The Nigerian Institute of Town Planners (NITP) has appealed to Ondo State government to domesticate the Urban and Regional Planning Act, 2004 for effective development of the state, as well as avert social disaster.
The National President of NITP, Mr. Olutoyin Ayinde, who made the appeal at a press conference in Akure, stressed that physical planning would necessitate development that cuts across all strata.
Ayinde lamented that it was worrisome that only three states in the country had embraced the law. “Lagos and Ogun have domesticated it, while Oyo State is trying to do so,” he said.
According to him: “When I took office as national president, I said it was fitting to assess the state of physical planning in Nigeria, because I realised that physical planning had not occupied its place and this is the 10th state I would be visiting.
“Physical planning is the bedrock of development. The Nigerian Urban and Regional Planning Law 1992, which became an act in 2004 was enacted. The law prescribes that plans should be prepared from national, state down to local council level.
“To make it possible, it is required that this law be domesticated at the state level. The truth is that Ondo State is yet to domesticate the law.”
He implored Governor Oluwarotimi Akeredolu to intervene and show adequate commitment by ensuring full implementation of the law.
“We make this appeal in all sense of responsibility, because true town planning is the answer to good governance,” he said.
“Development without plan leads to chaos. The government should show political will, provide adequate funding and procure requisite tools for constant monitoring for efficiency and effectiveness.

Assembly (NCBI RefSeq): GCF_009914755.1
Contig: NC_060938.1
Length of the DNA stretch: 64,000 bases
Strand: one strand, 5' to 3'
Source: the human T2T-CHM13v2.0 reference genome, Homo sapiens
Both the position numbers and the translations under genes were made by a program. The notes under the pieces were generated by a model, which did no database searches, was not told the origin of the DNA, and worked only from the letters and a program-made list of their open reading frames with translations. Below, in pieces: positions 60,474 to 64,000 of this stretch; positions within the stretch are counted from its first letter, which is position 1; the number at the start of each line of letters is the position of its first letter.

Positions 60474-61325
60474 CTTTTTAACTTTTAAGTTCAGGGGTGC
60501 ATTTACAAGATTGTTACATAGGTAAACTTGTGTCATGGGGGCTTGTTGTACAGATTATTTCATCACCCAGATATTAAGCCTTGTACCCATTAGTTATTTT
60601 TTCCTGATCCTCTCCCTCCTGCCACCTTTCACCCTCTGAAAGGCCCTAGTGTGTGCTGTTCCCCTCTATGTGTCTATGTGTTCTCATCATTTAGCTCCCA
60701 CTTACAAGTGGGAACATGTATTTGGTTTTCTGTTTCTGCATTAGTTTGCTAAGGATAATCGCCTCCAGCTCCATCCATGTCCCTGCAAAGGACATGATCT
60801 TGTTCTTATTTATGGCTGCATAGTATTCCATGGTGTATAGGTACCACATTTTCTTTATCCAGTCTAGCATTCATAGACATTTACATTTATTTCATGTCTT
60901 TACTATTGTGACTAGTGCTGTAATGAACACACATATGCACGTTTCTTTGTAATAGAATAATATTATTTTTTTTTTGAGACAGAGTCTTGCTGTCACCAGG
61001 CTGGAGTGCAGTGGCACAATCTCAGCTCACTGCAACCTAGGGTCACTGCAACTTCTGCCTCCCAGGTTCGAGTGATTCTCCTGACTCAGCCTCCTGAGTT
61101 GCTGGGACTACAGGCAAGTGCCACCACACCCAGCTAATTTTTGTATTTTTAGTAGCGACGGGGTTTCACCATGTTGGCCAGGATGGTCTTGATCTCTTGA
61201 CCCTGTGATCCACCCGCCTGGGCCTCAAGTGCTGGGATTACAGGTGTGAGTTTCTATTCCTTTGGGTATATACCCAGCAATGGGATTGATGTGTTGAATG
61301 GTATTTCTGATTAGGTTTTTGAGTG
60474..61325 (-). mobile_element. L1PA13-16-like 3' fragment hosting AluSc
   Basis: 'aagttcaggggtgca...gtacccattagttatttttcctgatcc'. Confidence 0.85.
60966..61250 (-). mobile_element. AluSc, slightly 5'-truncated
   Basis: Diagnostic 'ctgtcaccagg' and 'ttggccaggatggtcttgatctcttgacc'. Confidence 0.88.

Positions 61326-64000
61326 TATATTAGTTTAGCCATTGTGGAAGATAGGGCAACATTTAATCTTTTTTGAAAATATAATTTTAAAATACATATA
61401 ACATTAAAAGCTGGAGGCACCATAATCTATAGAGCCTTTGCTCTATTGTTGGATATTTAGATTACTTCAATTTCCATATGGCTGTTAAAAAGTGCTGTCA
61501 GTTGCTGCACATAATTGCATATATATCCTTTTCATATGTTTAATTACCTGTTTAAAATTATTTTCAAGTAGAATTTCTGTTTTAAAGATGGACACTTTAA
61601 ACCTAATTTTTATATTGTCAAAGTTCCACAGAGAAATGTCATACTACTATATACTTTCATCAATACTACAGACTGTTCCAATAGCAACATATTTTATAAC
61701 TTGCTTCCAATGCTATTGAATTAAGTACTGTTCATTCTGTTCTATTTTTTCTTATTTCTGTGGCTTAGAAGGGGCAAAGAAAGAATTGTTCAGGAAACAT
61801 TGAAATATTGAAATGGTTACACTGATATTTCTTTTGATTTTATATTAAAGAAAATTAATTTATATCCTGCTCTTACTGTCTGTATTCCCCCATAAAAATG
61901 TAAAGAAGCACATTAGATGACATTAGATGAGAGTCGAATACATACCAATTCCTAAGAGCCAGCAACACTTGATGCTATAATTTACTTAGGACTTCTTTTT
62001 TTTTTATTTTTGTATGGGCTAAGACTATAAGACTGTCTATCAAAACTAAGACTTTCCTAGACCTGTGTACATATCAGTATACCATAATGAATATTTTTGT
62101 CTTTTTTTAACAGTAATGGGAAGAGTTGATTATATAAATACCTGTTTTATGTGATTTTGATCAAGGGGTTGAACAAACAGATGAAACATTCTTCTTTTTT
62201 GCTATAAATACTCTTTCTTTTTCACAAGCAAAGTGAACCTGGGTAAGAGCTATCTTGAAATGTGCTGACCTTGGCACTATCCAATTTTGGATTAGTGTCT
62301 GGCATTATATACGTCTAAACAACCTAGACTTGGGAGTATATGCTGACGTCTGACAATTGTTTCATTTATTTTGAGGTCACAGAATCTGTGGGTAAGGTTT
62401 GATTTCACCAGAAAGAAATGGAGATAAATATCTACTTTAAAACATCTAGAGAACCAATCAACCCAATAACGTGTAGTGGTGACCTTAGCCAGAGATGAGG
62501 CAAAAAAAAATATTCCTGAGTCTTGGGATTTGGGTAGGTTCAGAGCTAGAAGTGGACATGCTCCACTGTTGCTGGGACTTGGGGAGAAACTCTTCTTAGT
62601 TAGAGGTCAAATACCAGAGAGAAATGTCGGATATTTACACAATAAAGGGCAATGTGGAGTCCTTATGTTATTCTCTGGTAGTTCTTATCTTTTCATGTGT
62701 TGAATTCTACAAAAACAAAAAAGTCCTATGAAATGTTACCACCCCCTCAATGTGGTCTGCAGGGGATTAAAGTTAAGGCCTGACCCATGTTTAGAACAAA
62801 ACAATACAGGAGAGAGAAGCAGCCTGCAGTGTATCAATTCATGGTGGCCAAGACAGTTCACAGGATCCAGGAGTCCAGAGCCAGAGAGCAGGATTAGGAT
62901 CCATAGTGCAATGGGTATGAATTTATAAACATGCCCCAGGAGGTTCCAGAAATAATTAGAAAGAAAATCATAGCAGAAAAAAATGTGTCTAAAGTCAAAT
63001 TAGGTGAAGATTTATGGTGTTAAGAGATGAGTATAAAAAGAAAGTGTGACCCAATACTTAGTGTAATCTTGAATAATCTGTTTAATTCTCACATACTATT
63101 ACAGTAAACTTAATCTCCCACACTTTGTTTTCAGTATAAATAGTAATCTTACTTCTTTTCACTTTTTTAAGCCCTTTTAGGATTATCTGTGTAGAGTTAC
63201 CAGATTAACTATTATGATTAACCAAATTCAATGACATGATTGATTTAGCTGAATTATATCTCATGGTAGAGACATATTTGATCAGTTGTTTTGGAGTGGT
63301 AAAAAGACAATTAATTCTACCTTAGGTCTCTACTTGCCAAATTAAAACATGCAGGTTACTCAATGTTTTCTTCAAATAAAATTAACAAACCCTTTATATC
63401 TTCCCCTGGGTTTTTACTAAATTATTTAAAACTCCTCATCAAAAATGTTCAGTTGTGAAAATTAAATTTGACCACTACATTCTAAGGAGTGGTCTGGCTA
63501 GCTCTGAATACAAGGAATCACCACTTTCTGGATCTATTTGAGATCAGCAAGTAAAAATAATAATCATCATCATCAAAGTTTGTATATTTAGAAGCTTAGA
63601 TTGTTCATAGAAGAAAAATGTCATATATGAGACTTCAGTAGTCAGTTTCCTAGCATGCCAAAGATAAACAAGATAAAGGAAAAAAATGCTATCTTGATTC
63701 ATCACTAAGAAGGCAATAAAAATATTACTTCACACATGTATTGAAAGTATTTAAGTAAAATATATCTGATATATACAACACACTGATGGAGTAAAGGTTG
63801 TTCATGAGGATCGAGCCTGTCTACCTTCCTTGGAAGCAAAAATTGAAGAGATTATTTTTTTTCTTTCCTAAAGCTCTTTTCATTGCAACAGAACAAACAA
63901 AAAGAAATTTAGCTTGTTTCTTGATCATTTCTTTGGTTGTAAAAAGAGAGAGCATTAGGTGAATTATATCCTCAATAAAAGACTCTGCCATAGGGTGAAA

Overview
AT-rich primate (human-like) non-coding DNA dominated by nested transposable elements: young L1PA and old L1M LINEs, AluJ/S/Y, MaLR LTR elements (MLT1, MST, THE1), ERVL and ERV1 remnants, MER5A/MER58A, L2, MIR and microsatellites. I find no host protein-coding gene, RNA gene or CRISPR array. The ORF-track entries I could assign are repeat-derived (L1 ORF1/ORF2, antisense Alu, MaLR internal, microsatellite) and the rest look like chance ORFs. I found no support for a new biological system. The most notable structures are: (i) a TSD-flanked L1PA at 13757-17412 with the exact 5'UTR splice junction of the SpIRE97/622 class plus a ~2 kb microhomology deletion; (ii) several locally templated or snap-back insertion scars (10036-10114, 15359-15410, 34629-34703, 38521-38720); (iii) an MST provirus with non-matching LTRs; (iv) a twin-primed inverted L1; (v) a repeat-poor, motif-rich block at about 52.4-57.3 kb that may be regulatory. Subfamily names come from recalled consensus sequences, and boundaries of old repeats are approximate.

“We understand that the governor is investing massively in road infrastructure. However, this investment has to be within the framework of Physical Development Plans prepared by qualified town planning professionals, so that they would not be efforts in futility.
He enjoined the state government to make use of human resources in the state for its development, as the resources to plan the state already reside in it.
“There is no need to call for foreign help or partners to build the state. What is left for the state is to harness existing resources and put square pen in square hole, so that we can get excellent results. The government should also provide logistics and requisite requirements. It is not enough to plan without implementing it.”
He promised that the institute would be available to play any role that would lead to development in Nigeria, particularly in the state within short notice.
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